“I think all Penn State students should be assumed to support a monster like him.”
    Do you mean we should hold every student accountable for Joepa, or that we should collectively be ashamed of him? The later I agree with. There are certainly plenty of students that do support Joepa, but definitely not all of us.

  16. mirax says

    Let our institutions of higher learning be for learning.

    Apart from the USA, that is how it is for the rest of the world. people go to university to learn, not to throw or catch a ball.

  17. jolo5309 says

    Is there a higher incident of sexual violence amongst football players compared to the general population?

    it’s not just purely coincidental that Sandusky was a football player and coach.

    Actually, it probably is, unless you are stereotyping football players as paedophiles or sexual offenders. I will say the culture of elite level football protected him since the first time he was caught, but I cannot think of too many paedophiles in professional sports (Sandusky and Graham James being two I thought of immediately). I would hazard a guess (lacking any facts) that the rate of paedophiles in professional sports is the same as the general population.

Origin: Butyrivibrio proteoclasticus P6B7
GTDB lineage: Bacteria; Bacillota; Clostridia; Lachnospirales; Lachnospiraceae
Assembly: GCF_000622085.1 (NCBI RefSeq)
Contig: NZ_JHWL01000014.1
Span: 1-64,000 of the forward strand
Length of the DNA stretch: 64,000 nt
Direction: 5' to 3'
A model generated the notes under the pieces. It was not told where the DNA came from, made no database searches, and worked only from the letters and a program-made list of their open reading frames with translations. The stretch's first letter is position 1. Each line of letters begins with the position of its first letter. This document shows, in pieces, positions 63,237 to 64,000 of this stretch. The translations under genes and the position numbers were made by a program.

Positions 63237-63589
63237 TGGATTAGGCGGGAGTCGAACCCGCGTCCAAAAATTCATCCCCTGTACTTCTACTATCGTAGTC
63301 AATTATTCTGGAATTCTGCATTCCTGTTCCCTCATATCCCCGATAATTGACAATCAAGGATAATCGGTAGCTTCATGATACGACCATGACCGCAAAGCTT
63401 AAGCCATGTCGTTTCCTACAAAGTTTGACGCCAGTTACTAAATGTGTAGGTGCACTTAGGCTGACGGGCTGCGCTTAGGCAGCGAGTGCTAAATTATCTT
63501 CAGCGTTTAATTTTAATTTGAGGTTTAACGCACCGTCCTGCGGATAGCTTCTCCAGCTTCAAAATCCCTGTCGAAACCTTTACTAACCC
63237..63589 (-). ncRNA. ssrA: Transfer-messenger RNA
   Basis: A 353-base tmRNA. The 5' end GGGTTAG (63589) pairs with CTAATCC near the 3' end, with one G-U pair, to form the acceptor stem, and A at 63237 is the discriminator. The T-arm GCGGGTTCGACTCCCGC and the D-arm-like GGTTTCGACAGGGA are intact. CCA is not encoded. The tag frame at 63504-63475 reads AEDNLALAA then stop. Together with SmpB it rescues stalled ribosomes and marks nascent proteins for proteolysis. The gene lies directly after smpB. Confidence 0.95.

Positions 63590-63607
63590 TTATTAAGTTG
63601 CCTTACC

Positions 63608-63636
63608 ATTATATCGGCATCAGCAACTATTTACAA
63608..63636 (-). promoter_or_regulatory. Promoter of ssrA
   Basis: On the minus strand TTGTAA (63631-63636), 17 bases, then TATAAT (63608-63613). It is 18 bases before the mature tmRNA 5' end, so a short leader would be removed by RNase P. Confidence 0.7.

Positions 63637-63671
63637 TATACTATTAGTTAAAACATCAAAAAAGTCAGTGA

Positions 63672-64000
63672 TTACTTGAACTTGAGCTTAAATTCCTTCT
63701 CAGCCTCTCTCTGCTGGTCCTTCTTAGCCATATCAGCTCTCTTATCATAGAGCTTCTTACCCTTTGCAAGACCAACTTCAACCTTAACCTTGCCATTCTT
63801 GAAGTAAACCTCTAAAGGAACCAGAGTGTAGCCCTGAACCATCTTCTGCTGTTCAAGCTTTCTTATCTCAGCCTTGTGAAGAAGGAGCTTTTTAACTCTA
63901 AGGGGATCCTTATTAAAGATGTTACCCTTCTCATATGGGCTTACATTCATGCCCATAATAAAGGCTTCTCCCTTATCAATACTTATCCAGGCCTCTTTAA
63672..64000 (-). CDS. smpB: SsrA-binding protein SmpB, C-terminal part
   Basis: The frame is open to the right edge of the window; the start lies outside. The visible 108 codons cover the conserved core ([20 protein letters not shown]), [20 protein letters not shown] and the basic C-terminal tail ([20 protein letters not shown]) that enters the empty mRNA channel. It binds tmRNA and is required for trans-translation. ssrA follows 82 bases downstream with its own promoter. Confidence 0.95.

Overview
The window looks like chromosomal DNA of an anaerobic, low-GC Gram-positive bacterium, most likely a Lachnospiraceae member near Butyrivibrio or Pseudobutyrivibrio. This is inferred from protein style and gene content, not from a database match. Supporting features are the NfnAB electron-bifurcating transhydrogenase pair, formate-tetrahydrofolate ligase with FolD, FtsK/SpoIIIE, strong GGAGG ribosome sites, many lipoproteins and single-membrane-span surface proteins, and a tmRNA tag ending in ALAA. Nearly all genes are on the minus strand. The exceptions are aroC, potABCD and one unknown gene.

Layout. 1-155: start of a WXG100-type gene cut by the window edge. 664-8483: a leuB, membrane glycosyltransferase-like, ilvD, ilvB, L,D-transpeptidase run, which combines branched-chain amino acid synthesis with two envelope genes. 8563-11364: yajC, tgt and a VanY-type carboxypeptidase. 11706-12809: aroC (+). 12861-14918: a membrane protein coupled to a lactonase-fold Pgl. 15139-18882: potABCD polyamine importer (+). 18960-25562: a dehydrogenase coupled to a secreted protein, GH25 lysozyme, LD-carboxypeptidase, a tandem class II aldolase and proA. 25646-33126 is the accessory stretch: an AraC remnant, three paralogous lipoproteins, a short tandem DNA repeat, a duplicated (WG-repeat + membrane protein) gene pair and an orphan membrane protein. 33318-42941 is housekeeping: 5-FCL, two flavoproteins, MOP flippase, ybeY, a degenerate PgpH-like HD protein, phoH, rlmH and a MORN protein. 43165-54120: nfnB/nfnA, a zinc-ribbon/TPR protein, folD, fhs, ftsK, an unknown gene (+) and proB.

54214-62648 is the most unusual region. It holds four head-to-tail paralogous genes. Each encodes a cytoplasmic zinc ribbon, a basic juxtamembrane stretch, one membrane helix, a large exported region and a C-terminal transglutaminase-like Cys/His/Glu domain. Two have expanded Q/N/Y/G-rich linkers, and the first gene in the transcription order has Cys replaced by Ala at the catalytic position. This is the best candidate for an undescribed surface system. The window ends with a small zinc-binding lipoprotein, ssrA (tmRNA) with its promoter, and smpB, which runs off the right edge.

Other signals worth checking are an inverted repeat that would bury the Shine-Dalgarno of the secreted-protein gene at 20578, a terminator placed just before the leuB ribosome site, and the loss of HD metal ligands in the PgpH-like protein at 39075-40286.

18. bksea says

    What I find interesting about this is how no one has really made the comparison to the pedophile priests. I find the parallels interesting. In both cases, the scandal is about the lack of response from the institution rather than the pedophile incident itself.

    This should be a lesson for the Catholic church. The enablers at Penn State are getting their heads handed to them as rightly they should. You cannot put the good of your institution ahead of the good of children. That is what the church did and therefore is the same reason for the furor with the church as opposed to just the rogue priests. The enablers in the Church should get the same treatment as the Penn State enablers.

  19. DrugMonkey says

    What I find interesting about this is how no one has really made the comparison to the pedophile priests.

    HAHAHAHA, I take it you haven’t read jack squat for coverage and opinionating on this subject….

  20. Pat says

    No, people attacking the witness are without perspective. You see your boss doing wrong, your powerful and tenured boss – you run in to stop him, he tells stories and who is going to be believed?

    The same power that protected Sandusky leant an air of invulnerability and untouchability to anyone that had Paterno’s favor… people are misdirecting their anger because Paterno had in no way any such restrictions on himself. The most he would have risked is the reputation of Penn State – but how much worse is it now?